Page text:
Technology & Science

Why did it take many hours to fix Facebook, and what is the probability of this happening again?

Yesterday, “Facebook”, “Instagram” and “WhatsApp” were subjected to a massive global outage, which lasted for about seven hours.
Facebook, which owns all of those services, has blamed the outage on a failed server update, and insists it was not a cyber attack from outside the company.
The US tech giant said the problem was caused by a faulty update sent to its core servers, effectively disconnecting them from the Internet.
But, why did it take more than seven hours to fix it?
When Facebook’s platforms went offline, engineers rushed to the company’s data centers to manually reset servers, only to find they couldn’t get inside.
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And the people trying to figure out what the problem was weren’t even able to physically enter the building” to find out what went wrong.
To make matters worse, an insider claimed that the outage was exacerbated because large numbers of employees were working from home in the wake of “Covid”, which means that it took longer for them to reach data centers.
The company didn’t provide many details about how the issue was finally fixed, but it is understood that engineers had to manually reset the servers where the issue arose.
How many people are affected?
Downdetector, which tracks outages, said this was the biggest failure it had ever seen, with 10.6 million reports of the problem worldwide.
In total, Facebook has 2.9 billion monthly active users.
The problems began at 16:44 GMT, with nearly 80,000 reports for WhatsApp and more than 50,000 for Facebook, according to DownDetector.
And from around 22:30 GMT, some users reported that they were able to access the platforms again. However, for many people, Facebook didn’t work again until at least an hour later.
WhatsApp said it had returned to work “100%” as of 3:30 GMT.
Could it be a cyber attack?
Interestingly, Facebook’s statement is carefully written and does not rule out manipulation. However, the possibility that it was an external cyber attack seems unlikely, according to the “Daily Mail” report.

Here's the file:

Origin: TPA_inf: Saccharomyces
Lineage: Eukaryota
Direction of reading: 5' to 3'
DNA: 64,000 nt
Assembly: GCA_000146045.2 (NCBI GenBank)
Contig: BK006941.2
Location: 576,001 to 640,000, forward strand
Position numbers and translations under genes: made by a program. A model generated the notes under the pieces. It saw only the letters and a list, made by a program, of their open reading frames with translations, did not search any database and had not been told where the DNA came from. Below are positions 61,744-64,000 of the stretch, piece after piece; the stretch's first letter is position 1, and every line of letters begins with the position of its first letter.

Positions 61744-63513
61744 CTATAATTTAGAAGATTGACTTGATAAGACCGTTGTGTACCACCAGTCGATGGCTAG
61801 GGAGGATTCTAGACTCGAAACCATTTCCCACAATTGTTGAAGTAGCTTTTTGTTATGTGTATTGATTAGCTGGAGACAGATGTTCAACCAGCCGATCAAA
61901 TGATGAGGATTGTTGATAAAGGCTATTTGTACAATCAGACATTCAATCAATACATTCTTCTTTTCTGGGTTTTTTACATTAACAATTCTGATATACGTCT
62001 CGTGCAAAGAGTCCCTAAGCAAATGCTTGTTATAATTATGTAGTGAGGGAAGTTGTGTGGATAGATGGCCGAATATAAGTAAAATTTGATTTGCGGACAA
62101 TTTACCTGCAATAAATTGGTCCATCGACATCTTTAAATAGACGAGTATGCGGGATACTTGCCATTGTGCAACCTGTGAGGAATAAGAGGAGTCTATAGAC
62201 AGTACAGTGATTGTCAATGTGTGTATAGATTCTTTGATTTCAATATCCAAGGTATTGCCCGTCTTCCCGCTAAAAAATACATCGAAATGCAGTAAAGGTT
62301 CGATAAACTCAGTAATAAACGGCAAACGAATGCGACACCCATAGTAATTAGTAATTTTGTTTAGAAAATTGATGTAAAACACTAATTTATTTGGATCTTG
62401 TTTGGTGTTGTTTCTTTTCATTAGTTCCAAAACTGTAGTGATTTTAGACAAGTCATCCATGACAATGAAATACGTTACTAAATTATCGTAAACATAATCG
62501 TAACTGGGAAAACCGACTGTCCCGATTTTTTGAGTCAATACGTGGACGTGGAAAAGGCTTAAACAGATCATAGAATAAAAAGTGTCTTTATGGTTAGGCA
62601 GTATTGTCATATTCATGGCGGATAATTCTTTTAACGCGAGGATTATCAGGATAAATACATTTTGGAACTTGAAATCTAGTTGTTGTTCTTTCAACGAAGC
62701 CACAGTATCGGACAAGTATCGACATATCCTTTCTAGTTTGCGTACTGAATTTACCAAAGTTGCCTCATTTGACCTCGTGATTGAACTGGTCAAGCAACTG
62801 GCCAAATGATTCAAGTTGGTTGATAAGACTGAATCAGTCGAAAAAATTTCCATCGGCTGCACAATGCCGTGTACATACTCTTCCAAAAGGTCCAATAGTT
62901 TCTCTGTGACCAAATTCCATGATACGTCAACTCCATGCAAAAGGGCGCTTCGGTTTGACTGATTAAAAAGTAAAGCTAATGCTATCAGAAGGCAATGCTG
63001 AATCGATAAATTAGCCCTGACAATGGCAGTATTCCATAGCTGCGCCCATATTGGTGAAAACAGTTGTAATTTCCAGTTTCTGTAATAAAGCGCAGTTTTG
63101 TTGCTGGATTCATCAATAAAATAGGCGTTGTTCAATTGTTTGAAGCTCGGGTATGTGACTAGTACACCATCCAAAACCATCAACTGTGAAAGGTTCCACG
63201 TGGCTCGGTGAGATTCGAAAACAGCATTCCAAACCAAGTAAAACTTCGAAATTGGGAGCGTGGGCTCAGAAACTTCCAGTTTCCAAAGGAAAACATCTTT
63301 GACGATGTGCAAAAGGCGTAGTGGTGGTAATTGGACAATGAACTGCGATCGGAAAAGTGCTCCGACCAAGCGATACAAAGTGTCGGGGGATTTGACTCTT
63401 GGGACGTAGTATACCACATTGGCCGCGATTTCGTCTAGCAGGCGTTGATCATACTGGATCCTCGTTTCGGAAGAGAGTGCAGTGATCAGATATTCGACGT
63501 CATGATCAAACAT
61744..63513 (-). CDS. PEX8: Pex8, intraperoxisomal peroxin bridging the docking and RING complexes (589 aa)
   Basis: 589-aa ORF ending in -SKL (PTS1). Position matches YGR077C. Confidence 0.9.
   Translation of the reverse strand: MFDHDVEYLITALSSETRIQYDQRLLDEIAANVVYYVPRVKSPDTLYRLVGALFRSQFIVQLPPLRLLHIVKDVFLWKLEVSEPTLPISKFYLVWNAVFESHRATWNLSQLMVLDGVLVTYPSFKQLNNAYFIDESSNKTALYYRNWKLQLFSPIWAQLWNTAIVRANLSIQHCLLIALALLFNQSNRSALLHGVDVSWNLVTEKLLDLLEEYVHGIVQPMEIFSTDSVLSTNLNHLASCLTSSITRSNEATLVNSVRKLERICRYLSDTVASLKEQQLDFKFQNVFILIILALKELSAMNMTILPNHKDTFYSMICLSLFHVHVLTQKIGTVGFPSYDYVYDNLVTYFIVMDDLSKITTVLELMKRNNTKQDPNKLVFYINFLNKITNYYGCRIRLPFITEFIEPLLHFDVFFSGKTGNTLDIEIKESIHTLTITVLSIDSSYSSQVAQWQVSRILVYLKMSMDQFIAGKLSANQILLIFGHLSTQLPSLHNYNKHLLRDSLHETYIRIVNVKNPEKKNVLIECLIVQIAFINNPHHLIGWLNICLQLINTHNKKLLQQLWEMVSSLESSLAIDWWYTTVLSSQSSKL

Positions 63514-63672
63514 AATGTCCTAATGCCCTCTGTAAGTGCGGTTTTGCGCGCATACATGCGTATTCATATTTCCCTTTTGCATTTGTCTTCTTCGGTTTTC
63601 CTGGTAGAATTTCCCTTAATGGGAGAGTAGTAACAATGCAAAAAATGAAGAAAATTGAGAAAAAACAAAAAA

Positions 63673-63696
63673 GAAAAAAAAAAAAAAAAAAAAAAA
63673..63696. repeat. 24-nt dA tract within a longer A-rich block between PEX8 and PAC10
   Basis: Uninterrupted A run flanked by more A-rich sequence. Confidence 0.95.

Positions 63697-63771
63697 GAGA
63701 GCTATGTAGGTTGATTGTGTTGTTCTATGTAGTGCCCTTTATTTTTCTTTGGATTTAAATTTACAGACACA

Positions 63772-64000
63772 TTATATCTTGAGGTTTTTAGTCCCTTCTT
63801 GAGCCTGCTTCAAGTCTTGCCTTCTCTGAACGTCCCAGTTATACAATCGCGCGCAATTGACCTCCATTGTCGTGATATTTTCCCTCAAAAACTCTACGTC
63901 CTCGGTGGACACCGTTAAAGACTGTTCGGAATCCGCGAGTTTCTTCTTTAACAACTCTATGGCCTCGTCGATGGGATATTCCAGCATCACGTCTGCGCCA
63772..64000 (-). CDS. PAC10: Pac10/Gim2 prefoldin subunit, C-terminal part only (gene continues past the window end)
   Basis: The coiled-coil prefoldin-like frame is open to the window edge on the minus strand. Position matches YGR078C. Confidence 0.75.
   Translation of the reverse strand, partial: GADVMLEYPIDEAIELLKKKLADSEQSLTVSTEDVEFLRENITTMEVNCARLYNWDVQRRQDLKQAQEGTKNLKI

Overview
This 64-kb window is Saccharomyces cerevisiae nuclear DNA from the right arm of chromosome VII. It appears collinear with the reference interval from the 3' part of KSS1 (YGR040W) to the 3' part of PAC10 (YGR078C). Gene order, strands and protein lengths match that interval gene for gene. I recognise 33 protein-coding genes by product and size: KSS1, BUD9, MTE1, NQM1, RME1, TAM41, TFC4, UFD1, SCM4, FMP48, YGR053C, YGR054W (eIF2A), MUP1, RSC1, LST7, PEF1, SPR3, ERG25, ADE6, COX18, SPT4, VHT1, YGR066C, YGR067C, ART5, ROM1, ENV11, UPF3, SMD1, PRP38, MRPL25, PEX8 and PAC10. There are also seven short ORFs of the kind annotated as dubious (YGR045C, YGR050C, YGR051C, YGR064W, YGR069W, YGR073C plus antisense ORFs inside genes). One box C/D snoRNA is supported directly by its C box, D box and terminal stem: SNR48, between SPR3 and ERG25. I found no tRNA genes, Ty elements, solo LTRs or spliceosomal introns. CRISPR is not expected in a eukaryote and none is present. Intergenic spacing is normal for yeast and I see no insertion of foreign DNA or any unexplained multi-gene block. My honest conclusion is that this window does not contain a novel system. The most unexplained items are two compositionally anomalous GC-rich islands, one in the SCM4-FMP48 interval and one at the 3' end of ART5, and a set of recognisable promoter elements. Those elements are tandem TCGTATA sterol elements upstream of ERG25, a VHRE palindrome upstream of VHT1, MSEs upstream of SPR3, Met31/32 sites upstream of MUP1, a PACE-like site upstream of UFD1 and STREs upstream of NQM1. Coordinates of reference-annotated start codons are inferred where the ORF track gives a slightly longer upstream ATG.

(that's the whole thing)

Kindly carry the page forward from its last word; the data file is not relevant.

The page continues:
A massive hack to stop a service that could overwhelm one of the world’s most famous sites requires either coordination between powerful criminal groups or highly innovative technology.
However, sabotage by an insider would be theoretically possible, according to technology experts.
The disruption also occurred just 24 hours after a former Facebook employee gave an interview to CBS News, after documents about the social network were leaked.
Whistleblower Frances Hogan, who is due to testify before a Senate subcommittee today, said the company prioritized “growth over safety.”
Facebook also insisted it was “not correct” to suggest that the company encouraged bad content, or did nothing in response.
Cybersecurity specialist Jake Moore said: “Interestingly, Facebook’s statement did not rule out tampering. Like the locks on a bank’s vault, the money inside is only as safe as the person with the keys – cybersecurity is as much about the company’s internal security procedures as it is.” related to repelling external attacks.
He reiterated that it “was not due to an external cyber attack” because web obfuscation often stems from an undetected software bug or human error.
Did someone make a mistake on Facebook?
There is a lot of possibility that it may have been an accident and not an act of sabotage.
It was alleged that a Facebook employee may have accidentally deleted large portions of the code that keeps the site online.
Facebook said its engineering teams identified “configuration changes” in its core routers, which shut down their services.
The company said that these changes caused network disruptions and blocked communication between its data centers. Staff work permits and email were reportedly affected by the internal issue.
Will that happen again?
The massive global outage that Facebook has experienced is somewhat uncommon, although there isn’t much the company can do to avoid a similar situation due to its centralized back-end system.
Combined with a quick outage in June – due to one client changing their settings – and Cloudflare going offline in 2020, it shows the problem of having a single point of failure for a large number of services people use.
There are currently no clear solutions to this, but this latest outage is likely to reignite the debate over Internet infrastructure.
For many individuals and companies as well, the event demonstrated their dependence on Facebook and its services not only to communicate, but also to log into other platforms.
In response, people were encouraged to consider using credentials other than their Facebook login details to access other online services.

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